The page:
The second unique aspect of this series was its length. This was one of the few 90-minute series in television history (the first western). Each episode was really a western movie that starred many of the same characters. True to the example set by the original novel, the series often developed western stories that were not originally written as episodes, but rather classic western novels, converted to fit the show.
The series was named after the main character in the series. The Virginian (Drury) had no other name. He was the foreman on the extensive Shiloh Ranch. The ranch took up fully half of the Wyoming territory. The Virginian’s right hand was Trampas (McClure). The town’s law and order was kept by sometimes sheriff and sometimes deputy (they couldn’t quite make up their minds) Emmett Ryker (Gulager). Stacey Granger (Quine) was grandson to John Granger (McIntire) who owned the ranch, and there was also granddaughter Elizabeth Granger (Lane).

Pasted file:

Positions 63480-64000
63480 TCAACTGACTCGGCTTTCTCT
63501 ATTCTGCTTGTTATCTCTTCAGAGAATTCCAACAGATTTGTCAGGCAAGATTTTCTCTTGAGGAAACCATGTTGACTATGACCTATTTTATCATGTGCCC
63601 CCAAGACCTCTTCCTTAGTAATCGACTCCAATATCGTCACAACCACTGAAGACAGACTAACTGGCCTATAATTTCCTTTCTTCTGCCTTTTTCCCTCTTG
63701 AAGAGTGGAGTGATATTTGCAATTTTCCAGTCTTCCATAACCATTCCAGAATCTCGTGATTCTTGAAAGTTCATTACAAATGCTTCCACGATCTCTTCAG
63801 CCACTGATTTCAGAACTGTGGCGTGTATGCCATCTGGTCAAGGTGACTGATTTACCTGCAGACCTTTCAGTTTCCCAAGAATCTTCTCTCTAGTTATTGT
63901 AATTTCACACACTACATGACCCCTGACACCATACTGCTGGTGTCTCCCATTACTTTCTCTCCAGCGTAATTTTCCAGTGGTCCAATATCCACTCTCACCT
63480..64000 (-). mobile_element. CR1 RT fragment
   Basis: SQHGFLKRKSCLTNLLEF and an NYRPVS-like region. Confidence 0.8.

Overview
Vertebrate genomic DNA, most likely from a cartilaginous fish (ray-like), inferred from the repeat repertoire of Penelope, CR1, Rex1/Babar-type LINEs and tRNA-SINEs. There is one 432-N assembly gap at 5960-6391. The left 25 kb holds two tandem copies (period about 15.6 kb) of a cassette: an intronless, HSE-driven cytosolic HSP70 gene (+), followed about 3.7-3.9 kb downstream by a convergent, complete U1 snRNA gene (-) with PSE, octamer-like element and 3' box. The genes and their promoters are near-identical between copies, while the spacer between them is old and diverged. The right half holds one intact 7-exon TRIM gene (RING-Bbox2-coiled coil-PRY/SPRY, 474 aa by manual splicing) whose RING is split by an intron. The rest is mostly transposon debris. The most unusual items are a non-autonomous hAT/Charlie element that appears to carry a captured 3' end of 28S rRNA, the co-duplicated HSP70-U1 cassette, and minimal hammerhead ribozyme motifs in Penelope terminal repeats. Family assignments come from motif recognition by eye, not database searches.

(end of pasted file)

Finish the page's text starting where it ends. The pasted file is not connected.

Another way this show was different was the ease with which the supporting characters got themselves episodes where they were the focus. There are even episodes where The Virginian himself was either not in the episode or relegated to a cameo, often at the beginning or end. There are another 26 episodes on 9 discs.
There were some very strong episodes to be found in the sixth year. The Trampas character got a lot of the solo stories this season and had more screen time on the show than The Virginian himself. In A Bad Place To Die Trampas is, once again, convicted of murder and is close to actually hanging this time. It’s kind of a running joke how many times the character was about to get a noose around his neck, only to be saved at the last minute.